Mechanism of tissue factor activation on cells

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The activation of tissue factor (TF) procoagulant activity (PCA) on the surface of cells may be the first step in the extrinsic pathway of blood coagulation. The latent TF PCA on intact cells is expressed following mechanical disruption or exposure to ionomycin, a Ca2+ ionophore. Within seconds of ionophore addition, an increase in TF PCA of more than 100-fold is observed. The ionophore effect is blocked by pretreating the cells with calmodulin inhibitors. Complexes of TF and activated factor VII (FVIIa) form on both untreated and ionophore-treated cells. However, pseudosubstrate inhibitors bind only to TF-FVIIa on ionophore-treated cells. When proteins on unperturbed cells are crosslinked with 3-3'- dithiobis(sulphosuccinimidylpropionate), crosslinked homodimeric TF is produced. This TF crosslinking is prevented by first treating the cells with ionomycin. Thus, there is an apparent change in TF quaternary structure that is coincident with the ionophore-induced change in TF PCA. These results suggest a simple mechanism for the activation of TF PCA on cells which is triggered by Ca2+ influx into the cytosol. A Ca2+-binding protein, possibly calmodulin, appears to be an essential link in the signal transduction pathway going from increased cytosolic Ca2+ to increased expression of TF PCA on the cell surface. This activation of TF PCA may result from exposure of an essential macromolecular-substrate-binding site on the TF-FVIIa complex that is the direct result of a change in TF quaternary structure, i.e. the conversion of cryptic TF dimers to procoagulant TF monomers.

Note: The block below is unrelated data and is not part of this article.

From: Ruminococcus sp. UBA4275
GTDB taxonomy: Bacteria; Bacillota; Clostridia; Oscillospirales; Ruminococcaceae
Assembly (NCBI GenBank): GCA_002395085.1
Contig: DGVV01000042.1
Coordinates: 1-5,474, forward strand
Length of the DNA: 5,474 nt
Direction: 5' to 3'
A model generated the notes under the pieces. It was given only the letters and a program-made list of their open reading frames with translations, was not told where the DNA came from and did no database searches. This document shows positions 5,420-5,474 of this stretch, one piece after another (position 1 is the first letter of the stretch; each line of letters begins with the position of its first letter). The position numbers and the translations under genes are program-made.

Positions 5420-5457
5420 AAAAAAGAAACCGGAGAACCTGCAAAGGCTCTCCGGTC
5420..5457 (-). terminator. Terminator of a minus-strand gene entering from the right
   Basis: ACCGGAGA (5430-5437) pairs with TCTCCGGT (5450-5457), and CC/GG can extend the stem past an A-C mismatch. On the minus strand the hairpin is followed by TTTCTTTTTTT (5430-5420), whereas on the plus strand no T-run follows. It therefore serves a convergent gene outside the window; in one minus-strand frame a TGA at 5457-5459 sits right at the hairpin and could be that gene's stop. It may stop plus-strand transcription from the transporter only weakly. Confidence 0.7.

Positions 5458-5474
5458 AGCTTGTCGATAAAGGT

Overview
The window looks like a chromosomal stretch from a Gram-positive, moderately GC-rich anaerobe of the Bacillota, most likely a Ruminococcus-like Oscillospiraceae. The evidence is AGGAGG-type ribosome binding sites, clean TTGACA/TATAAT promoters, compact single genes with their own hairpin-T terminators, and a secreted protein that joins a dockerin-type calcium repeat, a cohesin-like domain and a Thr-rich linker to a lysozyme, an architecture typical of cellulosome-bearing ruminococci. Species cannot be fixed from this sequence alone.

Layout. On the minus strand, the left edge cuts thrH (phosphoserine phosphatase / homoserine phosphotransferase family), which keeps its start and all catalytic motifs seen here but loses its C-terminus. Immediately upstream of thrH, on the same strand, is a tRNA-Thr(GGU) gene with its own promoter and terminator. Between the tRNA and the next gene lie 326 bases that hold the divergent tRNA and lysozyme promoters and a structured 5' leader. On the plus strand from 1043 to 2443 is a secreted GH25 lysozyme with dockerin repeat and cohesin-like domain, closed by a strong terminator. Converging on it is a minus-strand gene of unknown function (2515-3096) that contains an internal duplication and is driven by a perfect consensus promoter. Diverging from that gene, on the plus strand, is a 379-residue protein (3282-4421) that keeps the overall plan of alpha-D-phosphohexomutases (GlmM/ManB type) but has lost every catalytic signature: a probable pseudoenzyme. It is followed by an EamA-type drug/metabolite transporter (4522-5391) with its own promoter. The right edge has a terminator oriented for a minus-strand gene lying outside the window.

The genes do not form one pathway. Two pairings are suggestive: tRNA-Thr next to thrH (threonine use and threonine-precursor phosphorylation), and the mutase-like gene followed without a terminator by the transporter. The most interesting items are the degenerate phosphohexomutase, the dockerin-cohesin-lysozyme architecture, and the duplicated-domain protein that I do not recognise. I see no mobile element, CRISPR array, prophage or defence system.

Original languageEnglish (US)
JournalBlood Coagulation and Fibrinolysis
Issue numberSUPPL. 1
StatePublished - Mar 1 1998


  • Blood coagulation
  • Cytosolic Ca
  • Extrinsic pathway
  • Factor-VIIa
  • Tissue factor
  • Tissue factor pathway inhibitor


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